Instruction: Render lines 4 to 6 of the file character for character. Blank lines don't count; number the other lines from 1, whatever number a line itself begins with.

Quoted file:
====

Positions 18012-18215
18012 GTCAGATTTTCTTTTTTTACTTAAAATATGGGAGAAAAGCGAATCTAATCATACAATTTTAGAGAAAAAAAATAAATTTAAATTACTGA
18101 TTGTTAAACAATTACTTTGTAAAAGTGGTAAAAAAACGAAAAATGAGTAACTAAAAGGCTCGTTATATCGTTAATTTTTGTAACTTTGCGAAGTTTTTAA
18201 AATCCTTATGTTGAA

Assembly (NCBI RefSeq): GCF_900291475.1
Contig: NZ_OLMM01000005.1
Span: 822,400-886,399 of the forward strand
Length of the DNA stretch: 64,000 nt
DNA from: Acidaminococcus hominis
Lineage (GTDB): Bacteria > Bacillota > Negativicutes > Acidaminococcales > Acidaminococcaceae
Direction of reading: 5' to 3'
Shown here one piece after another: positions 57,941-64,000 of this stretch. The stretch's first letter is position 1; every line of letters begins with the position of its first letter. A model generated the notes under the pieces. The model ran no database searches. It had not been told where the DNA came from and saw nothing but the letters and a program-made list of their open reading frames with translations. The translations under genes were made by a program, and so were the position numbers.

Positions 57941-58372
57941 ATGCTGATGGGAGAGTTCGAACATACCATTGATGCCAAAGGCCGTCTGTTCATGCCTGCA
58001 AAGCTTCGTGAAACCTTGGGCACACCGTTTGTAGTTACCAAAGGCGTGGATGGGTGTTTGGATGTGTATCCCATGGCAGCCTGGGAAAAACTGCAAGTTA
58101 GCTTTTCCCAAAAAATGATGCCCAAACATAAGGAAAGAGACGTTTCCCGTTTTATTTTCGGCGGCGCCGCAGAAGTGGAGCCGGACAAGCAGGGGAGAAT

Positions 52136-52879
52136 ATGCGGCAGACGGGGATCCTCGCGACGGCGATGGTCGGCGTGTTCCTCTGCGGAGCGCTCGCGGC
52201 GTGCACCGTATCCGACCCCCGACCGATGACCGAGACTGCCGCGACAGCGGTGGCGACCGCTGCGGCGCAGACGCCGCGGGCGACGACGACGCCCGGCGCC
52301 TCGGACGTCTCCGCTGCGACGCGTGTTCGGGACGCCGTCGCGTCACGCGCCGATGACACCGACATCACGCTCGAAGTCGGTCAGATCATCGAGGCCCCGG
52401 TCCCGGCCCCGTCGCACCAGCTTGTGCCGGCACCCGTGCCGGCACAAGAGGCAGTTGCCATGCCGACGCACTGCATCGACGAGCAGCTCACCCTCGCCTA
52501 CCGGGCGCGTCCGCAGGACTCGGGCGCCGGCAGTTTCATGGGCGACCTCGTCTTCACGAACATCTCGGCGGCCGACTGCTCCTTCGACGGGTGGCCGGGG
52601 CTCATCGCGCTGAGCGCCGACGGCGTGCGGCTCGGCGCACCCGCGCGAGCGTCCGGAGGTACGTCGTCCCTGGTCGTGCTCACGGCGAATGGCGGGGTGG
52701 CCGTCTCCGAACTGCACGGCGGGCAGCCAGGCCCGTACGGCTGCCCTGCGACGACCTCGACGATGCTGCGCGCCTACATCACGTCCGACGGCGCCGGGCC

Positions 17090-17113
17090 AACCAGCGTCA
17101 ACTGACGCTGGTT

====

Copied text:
18201 AATCCTTATGTTGAA

Assembly (NCBI RefSeq): GCF_900291475.1
Contig: NZ_OLMM01000005.1